Managing Many

A friend sent me a message on Facebook yesterday asking me at what age her twins would be when she wouldn’t feel like four kids was a lot. I responded that when I figured that out, I’d let her know. I wasn’t trying to be flip, but more wanted to let her know that four is just a lot, all the time.

When Annie and Izzie were newborns, and Drew was just 2 and Meg 6, I was overwhelmed. Three kids in diapers, one in full-time kindergarten, a brand new house that I couldn’t manage~ it was all too much. I lived in the middle of the woods with no neighbors, in a town where I hardly knew a soul, and I was lonely and completely lost. I sat on my stairs often, crying with whatever kid was crying at the time and I figured that things would never, ever get better.

Fast forward to today. Annie and Izzie are 6 1/2, Drew is 8 1/2 and Meg is 12 1/2. The insanity of those early years with four kids is long gone, only replaced by a different sort of insanity. Now it’s remembering who has what special on what day of the week (the kids need sneakers for PE and what day is library day and where are their books?), who has what activity after school, who’s going to have a meltdown because hot dogs aren’t for dinner tonight. We just came off two months of overlapping middle school field hockey for Meg, soccer for Drew and dance for Annie and Izzie. Some Mondays all four kids had their sports, so I would send my parents to watch Meg’s game wherever it might be, take Annie and Izzie to dance and have Doug meet me to pick up Drew for soccer. It was crazy, but not as overwhelming as 3 in diapers used to be.

One thing that helps me manage all the kids with all their events is my iPhone. Without it, and it’s handy reminders, I would be lost. I can schedule a school conference, invite Doug so it’s on his phone, and set myself a reminder so I’m not late (I despise being late). I used to use the calendar on my computer, but since I’m on the go more than I’m home, have my calendar at my fingertips is much more helpful. I downloaded Drew’s hockey schedule to my phone and Doug’s as well, and any changes are automatically updated so that we’re always aware of what rink we’re supposed to be heading to.

Now that Meg is older, she is responsible for her schoolwork and her weekly schedule. She has a small dry erase calendar in her bedroom where she keeps track of what UA (unified art) she has each day, what sporting or music event she might have that week, and what other things she might need to do. I use that calendar myself-I check it almost daily-so that I can communicate more effectively with her. When she has an event that requires me to pick her up or drop her off at a specific time, it goes on my iPhone and her iPod.

We also have a larger dry erase calendar in our computer room, and some events get placed on it, but I’ll admit it’s becoming a bit obsolete. The kids tend to draw pictures on it in the memo section and they’re forever losing the markers. But I’ll keep it there because if my phone died, I’d need someplace to relocate everything to (you know, when I was done sobbing over the death of my beloved phone).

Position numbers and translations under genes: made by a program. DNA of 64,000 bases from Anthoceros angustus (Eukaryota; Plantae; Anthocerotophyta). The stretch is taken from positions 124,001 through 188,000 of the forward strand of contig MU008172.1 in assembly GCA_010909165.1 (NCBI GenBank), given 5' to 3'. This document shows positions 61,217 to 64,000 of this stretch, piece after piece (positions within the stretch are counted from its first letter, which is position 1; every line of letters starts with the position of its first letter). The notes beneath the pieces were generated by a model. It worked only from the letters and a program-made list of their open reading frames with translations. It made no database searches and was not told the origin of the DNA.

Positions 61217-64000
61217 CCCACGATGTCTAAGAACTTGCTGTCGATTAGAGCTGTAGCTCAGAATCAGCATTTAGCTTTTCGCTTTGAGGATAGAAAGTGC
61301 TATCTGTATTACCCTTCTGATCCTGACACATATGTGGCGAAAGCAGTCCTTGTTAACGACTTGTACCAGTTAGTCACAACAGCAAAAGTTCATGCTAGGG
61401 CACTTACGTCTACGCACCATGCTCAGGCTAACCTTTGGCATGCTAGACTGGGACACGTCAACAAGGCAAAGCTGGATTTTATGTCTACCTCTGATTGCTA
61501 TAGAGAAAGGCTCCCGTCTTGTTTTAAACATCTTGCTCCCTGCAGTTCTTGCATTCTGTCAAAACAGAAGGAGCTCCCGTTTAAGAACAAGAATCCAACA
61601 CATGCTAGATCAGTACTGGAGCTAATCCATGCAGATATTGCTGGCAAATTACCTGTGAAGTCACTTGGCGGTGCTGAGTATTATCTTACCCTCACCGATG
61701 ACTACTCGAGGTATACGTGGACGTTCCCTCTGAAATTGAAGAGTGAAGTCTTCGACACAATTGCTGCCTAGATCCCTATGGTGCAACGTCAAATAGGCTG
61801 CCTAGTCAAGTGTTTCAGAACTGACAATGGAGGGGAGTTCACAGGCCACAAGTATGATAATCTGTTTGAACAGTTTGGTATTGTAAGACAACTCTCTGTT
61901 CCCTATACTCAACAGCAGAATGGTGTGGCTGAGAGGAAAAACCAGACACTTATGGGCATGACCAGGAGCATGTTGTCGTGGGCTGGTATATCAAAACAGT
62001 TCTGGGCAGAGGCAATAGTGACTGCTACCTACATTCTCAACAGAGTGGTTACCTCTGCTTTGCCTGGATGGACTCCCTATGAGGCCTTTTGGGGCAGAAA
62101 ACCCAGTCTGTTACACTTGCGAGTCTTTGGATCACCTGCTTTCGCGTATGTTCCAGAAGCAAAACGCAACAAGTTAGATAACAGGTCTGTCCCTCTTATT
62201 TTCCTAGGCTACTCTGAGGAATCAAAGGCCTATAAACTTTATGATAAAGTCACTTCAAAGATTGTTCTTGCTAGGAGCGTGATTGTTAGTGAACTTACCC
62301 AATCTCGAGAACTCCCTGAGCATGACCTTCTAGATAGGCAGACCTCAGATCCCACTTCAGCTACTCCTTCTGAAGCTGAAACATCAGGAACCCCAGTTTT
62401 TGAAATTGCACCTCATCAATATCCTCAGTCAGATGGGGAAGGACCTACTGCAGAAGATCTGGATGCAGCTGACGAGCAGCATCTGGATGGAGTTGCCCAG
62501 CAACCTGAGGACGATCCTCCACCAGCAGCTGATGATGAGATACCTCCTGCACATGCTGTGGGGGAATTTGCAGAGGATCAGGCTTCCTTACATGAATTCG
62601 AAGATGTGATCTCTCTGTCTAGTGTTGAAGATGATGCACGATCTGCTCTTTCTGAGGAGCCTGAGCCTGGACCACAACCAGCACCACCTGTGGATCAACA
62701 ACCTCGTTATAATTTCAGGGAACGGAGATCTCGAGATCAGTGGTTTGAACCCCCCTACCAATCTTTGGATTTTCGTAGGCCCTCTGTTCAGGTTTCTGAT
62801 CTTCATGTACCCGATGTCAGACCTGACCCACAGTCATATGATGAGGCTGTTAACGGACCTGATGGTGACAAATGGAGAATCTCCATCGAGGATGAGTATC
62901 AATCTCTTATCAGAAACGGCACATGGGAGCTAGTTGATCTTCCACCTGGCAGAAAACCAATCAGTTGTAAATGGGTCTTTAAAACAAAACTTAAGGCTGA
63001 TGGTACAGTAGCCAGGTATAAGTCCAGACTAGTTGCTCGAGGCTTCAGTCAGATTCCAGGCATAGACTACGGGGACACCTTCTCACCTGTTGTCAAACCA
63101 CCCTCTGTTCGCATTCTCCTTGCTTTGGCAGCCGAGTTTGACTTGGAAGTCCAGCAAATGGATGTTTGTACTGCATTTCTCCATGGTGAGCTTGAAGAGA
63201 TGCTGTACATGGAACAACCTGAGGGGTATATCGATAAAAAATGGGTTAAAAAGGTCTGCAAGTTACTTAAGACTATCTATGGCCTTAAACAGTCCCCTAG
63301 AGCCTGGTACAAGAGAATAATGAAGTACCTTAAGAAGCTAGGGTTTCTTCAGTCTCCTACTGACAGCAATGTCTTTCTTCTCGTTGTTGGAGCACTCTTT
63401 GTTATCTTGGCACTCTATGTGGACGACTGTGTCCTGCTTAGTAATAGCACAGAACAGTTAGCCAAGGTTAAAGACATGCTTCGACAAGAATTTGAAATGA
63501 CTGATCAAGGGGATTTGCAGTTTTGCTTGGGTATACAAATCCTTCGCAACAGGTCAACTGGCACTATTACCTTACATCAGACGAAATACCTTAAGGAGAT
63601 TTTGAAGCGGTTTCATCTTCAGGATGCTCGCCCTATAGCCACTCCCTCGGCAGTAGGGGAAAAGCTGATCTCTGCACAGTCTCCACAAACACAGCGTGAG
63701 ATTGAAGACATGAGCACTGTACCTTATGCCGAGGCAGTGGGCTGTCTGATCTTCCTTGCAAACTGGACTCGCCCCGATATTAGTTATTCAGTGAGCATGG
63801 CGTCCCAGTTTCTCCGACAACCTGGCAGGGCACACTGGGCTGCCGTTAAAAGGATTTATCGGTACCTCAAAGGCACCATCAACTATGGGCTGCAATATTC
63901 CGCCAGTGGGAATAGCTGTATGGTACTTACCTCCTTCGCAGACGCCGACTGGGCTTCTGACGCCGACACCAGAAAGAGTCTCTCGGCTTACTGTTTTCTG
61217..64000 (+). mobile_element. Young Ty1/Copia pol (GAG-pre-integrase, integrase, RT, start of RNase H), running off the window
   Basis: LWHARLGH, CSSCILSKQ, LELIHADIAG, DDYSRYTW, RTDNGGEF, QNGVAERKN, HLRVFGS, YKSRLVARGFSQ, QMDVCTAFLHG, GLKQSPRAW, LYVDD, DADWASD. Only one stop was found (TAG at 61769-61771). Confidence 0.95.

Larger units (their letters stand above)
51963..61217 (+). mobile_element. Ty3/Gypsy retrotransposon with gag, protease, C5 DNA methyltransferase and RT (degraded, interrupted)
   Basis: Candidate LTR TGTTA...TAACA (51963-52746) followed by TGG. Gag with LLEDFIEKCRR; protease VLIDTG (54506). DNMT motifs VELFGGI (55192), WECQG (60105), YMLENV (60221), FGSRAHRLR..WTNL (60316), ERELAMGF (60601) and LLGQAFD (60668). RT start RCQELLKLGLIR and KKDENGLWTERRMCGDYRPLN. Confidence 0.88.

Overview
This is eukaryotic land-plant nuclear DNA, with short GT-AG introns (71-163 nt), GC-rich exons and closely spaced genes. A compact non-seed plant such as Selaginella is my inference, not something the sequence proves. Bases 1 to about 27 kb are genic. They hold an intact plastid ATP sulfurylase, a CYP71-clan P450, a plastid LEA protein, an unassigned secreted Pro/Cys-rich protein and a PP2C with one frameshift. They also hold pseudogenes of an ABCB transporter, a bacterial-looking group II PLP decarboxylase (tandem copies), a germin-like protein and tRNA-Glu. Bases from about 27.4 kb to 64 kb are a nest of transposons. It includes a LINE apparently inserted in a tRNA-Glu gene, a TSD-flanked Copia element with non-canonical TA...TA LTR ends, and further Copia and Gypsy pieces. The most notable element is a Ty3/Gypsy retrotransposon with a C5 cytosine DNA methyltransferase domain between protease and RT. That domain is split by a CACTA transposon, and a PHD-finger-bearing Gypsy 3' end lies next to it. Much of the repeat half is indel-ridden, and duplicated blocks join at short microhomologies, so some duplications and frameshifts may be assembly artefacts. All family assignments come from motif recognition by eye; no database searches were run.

The hardest thing about managing four kids is the amount of paperwork that comes in the door every school day. While the middle school doesn’t send home much and Meg keeps her schoolwork with her at all times, the younger kids bring home work daily. Homework packets get placed on our cork board so they don’t get lost; Drew keeps his daily planner and folder together, so that I can review and sign off on his work as he completes it. I’ll fully admit that some things, like book orders, get forgotten because there are just too many other things to keep track of some weeks.

Managing many is still a work in progress around here, especially as the kids are getting older and their needs are changing. I’m sure I’ll have to keep adapting because what works today may not work well tomorrow. Now if someone could figure out a way for me to deal with all the shoes and laundry, that would be fantastic.

Advertisements

End of a Halloween Era

I knew this day would come eventually. After all, she’ll be 13 in just a few months, she’s 5ft 8in and doesn’t look like a kid at all anymore. She texts friends, goes to school dances, plays middle school sports. In my mind though, she’s still the little girl who was a winter fairy, a flower, Ariel, an angel, a witch, a cat (twice), Dorothy, Hermoine Granger, a crazy bug girl, and a hippie.

Picture 2102

Picture 881

IMG_2672

IMG_7598

IMG_0944

Picture 734

Picture 126

Picture 243

(Winter Fairy, first cat costume and flower not shown because I am old and that was all before digital cameras)

Tonight she’ll be one of the adults, hanging out with me and her dad and helping her siblings navigate their way in the dark as we trick-or-treat with friends. This was her decision, but it’s still bittersweet. Sometime I just want them to stay little forever.

Happy Halloween everyone.

Birthday Cake Wrap-Up

The kids’ birthdays have come and gone and I realized I haven’t shared this year’s birthday cake creations. Having four kids with birthdays immediately following Christmas right through January means I spend a lot of time covered in flour, trying to make something that they’ll love.

Drew’s birthday always sneaks up on us, since it’s 3 days after Christmas. He is a very laid back kid when it comes to his birthday and therefore had absolutely no idea what he wanted for a cake. I spent too much time trolling the internet looking for a different Star Wars cake (last year’s cake ). I again put Doug to work with his steady hand and we came up with this cake:

Picture 2096

Annie and Izzie’s birthday came next and this year we went with a winter theme. Annie chose a snowman and Izzie a snowflake (although the snowflake looks a bit too much like a spiderweb for my liking):

Picture 2248

Picture 2249

Meg’s cake theme this year represents what she loves the most: music. I again spent too much time trolling Pinterest and Google for ideas, but finally settled on making my own frosting (thank you Ree Drummond; it was awesome!) and my own music notes with melting chocolates.

Picture 2613

(Not sure why the image has such poor quality, but you get the idea)

I love making the cakes for my kids, but as they get older inspiration is getting hard to come by. Meg has already asked me to make a clarinet cake for her, which I politely declined. Good thing I have another 7 months before I need to make another one!

Hello

January. The ground here in Maine is quite snow-covered, the icicles very long off my front porch. It’s birthday season here in our family; Drew turned 8 just after Christmas, Annie and Izzie will be 6 next week, Meg 12 in just three short weeks. Report cards have come in for all four kids and they’re doing so incredibly well, all of them. We are proud parents.